• 2006 | The Natural Compound n-Butylidenephthalide Derived from Angelica sinensis Inhibits Malignant Brain Tumor Growth in vitro and in vivo

    The naturally-occurring compound, n-butylidenephthalide (BP), which is isolated from the chloroform extract of Angelica sinensis (AS-C), has been investigated with respect to the treatment of angina. In this study, we have examined the anti-tumor effects of n-butylidenephthalide on glioblastoma multiforme (GBM) brain tumors both in vitro and in vivo. In vitro, GBM cells were treated with BP, and the effects of proliferation, cell cycle and apoptosis were determined. In vivo, DBTRG-05MG, the human GBM tumor, and RG2, the rat GBM tumor, were injected subcutaneously or intracerebrally with BP. The effects on tumor growth were determined by tumor volumes, magnetic resonance imaging and survival rate. Here, we report on the potency of BP in suppressing growth of malignant brain tumor cells without simultaneous fibroblast cytotocixity. BP up-regulated the expression of Cyclin Kinase Inhibitor (CKI), including p21 and p27, to decrease phosphorylation of Rb proteins, and down-regulated the cell-cycle regulators, resulting in cell arrest at the G0/G1 phase for DBTRG-05MG and RG2 cells, respectively. The apoptosis-associated proteins were dramatically increased and activated by BP in DBTRG-05MG cells and RG2 cells, but RG2 cells did not express p53 protein. In vitro results showed that BP triggered both p53-dependent and independent pathways for apoptosis. In vivo, BP not only suppressed growth of subcutaneous rat and human brain tumors but also, reduced the volume of GBM tumors in situ, significantly prolonging survival rate. These in vitro and in vivo anti-cancer effects indicate that BP could serve as a new anti-brain tumor drug.

  • 2005 | The Antitumor Effects of Angelica sinensis on Malignant Brain Tumors In vitro and In vivo

    The AS-C displays potency in suppressing growth of malignant brain tumor cells without cytotoxicity to fibroblasts. Growth suppression of malignant brain tumor cells by AS-C results from cell cycle arrest and apoptosis. AS-C can up-regulate expression of cdk inhibitors, including p21, to decrease phosphorylation of Rb proteins resulting in cell arrest at the G0-G1 phase for DBTRG-05MG and RG2 cells. The apoptosis-associated proteins are dramatically increased and activated in DBTRG-05MG cells and RG2 cells by AS-C but RG2 cells without p53 protein expression. In vitro results showed AS-C triggered both p53-dependent and p53-independent pathways for apoptosis. In in vivo studies, AS-C not only can suppress growths of malignant brain tumors of rat and human origin but also shrink the volumes of in situ GBM, significantly prolonging survivals.

  • 2004 | Acetone Extract of Angelica sinensis Inhibits Proliferation of Human Cancer Cells via Inducing Cell Cycle Arrest and Apoptosis

    Angelica sinensis (Oliv.) Diels, a traditional Chinese medicine, has been widely prescribed in treatment of gynecological diseases. Bio-based assays for extracts of Angelica sinensis showed that the acetone extract (AE-AS) had dose-dependently antiproliferative effect on A549, HT29, DBTRG-05MG and J5 human cancer cells. The IC50 values of AE-AS on mentioned cancer cells ranged from 35 to 50 microg/ml after 24 h of treatment. After 72 h of exposure, AE-AS (40 microg/ml) significantly reduced A549 cell proliferation to 24 +/- 3.2% of control. In A549 cells, the cell cycle analysis showed that AE-AS induced a significant increase in the number of cells in G0/G1, with a concomitant decrease in the number of cells in S phase. AE-AS-induced chromatin changes and apoptosis of A549 cells were confirmed by Hoechst 33342 DNA staining and annexin V staining. A549 cells treated with AE-AS caused activation of caspase-9 and -3, and AE-AS-induced apoptosis could be inhibited by the broad-spectrum caspase inhibitor, z-VAD-fmk. The Western blot indicated the AE-AS-triggered apoptosis is mediated via suppression of Bcl-2 oncoprotein expression rather than p53 or Bax. Besides, AE-AS decreased the levels of cdk4 protein was observed. These results indicate that the AE-AS could induce G1/S arrest and activate the mechanism of apoptosis in human cancer cells. Extracts obtained from different methods of fractionation might possess distinct bioactivity. These results prompted us to further evaluate the in vivo anticancer effects and elucidate the chemical composition profile of AE-AS.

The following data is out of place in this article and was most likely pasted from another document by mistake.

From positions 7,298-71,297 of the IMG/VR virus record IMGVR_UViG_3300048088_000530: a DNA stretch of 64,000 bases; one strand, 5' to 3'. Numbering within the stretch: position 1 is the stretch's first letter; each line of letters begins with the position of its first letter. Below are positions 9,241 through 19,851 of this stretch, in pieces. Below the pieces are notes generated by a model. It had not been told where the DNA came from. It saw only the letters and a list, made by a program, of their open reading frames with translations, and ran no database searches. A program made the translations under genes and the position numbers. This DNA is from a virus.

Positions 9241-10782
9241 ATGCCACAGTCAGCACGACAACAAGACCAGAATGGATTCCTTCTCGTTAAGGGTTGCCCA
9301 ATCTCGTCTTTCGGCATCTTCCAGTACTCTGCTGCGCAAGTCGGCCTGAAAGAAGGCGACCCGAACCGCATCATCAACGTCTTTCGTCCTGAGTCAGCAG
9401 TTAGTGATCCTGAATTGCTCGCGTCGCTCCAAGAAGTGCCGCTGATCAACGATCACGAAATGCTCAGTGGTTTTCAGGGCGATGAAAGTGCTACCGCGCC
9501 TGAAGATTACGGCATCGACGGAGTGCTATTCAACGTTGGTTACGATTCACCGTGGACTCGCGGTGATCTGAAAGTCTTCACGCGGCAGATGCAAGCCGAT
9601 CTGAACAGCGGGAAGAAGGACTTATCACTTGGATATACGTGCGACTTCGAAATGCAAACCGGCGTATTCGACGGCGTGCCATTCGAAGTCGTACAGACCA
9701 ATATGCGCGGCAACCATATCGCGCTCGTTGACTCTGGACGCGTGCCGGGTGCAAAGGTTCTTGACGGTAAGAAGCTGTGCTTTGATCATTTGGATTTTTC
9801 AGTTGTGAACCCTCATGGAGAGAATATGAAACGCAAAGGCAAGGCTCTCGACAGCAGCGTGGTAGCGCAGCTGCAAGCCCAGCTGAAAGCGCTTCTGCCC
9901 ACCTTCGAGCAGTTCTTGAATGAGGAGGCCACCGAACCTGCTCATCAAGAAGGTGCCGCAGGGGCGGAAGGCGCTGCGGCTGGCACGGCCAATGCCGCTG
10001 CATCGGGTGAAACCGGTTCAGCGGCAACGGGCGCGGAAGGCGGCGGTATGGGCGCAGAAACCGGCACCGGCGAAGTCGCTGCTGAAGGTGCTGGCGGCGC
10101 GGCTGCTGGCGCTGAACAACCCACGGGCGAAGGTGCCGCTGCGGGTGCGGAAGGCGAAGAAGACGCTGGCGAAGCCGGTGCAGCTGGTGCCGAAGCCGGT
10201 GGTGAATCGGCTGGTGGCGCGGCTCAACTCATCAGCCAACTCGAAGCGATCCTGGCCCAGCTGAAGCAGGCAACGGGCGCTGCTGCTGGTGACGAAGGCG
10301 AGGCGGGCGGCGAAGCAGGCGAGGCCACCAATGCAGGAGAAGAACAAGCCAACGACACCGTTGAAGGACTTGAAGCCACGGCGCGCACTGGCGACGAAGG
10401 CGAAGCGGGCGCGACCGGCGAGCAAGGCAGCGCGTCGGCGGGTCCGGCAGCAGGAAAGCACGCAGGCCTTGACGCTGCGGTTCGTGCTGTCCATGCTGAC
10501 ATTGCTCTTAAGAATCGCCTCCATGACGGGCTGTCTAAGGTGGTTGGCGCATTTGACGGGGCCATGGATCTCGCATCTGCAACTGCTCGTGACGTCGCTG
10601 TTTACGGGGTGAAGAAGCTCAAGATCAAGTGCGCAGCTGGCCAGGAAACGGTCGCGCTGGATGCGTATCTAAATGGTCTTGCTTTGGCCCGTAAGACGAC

• 2004 | Telomerase and c-myc Expression in Hepatocellular Carcinomas

    hTERTmRNA was found in 47/57 (82.5%) HCC specimens using in situ hybridization. The hTERT expression paralleled telomerase activity, but hTERTmRNA regulation was not significantly associated with c-myc level (P<0.954). The DNA sequence analysis of the hTERT promoter in specimens from 17 HCC revealed 15 cases of nucleotide transition (T→C) over 5′-end of distal E-box and one case of nucleotide transversion (G→C) over 5′-end of proximal E-box. Neither the hTERT expression (P<0.890) nor c-myc level (P<0.348) were related to HCC differentiation.

  • 2004 | Modulation of Human Telomerase Reverse Transcriptase in Hepatocellular Carcinoma

    In 30 of 57 cases (52%), hTERT mRNA expression was associated with c-Myc protein expression. However, 16 of 57 cases (28%) showed strong hTERT mRNA detection without c-Myc protein expression, and 11 cases (19%) showed weak hTERT mRNA expression and strong c-Myc expression. Although luciferase activity was decreased between upstream 1375 bp and 776 bp, there was no significant difference between upstream 776 bp and 100 bp. Finally, there was no significant decrease in activity after transfection of the hTERT promoter-LUC construct.